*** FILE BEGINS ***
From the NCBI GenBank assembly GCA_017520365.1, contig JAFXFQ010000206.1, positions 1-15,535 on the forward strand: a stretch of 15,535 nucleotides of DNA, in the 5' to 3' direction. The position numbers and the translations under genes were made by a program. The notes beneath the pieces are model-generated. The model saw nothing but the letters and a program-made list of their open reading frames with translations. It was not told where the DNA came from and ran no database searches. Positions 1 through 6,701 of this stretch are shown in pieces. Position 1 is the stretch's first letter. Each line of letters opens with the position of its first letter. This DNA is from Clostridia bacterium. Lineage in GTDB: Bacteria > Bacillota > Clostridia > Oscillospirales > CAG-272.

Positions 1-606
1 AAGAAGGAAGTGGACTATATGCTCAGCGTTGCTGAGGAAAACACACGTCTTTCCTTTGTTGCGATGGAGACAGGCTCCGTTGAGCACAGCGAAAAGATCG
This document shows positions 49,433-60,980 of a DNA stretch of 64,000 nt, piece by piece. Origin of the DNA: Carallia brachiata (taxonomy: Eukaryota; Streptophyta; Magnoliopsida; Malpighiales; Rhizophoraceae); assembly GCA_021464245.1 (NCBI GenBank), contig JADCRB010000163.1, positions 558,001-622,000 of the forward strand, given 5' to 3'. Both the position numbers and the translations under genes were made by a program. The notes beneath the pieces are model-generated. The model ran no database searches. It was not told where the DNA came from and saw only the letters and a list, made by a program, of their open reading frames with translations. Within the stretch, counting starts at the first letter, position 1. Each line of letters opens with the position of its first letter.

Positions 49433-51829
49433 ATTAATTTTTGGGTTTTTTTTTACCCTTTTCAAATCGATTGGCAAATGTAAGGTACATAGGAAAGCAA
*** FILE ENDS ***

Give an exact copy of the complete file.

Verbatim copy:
From the NCBI GenBank assembly GCA_017520365.1, contig JAFXFQ010000206.1, positions 1-15,535 on the forward strand: a stretch of 15,535 nucleotides of DNA, in the 5' to 3' direction. The position numbers and the translations under genes were made by a program. The notes beneath the pieces are model-generated. The model saw nothing but the letters and a program-made list of their open reading frames with translations. It was not told where the DNA came from and ran no database searches. Positions 1 through 6,701 of this stretch are shown in pieces. Position 1 is the stretch's first letter. Each line of letters opens with the position of its first letter. This DNA is from Clostridia bacterium. Lineage in GTDB: Bacteria > Bacillota > Clostridia > Oscillospirales > CAG-272.

Positions 1-606
1 AAGAAGGAAGTGGACTATATGCTCAGCGTTGCTGAGGAAAACACACGTCTTTCCTTTGTTGCGATGGAGACAGGCTCCGTTGAGCACAGCGAAAAGATCG
This document shows positions 49,433-60,980 of a DNA stretch of 64,000 nt, piece by piece. Origin of the DNA: Carallia brachiata (taxonomy: Eukaryota; Streptophyta; Magnoliopsida; Malpighiales; Rhizophoraceae); assembly GCA_021464245.1 (NCBI GenBank), contig JADCRB010000163.1, positions 558,001-622,000 of the forward strand, given 5' to 3'. Both the position numbers and the translations under genes were made by a program. The notes beneath the pieces are model-generated. The model ran no database searches. It was not told where the DNA came from and saw only the letters and a list, made by a program, of their open reading frames with translations. Within the stretch, counting starts at the first letter, position 1. Each line of letters opens with the position of its first letter.

Positions 49433-51829
49433 ATTAATTTTTGGGTTTTTTTTTACCCTTTTCAAATCGATTGGCAAATGTAAGGTACATAGGAAAGCAA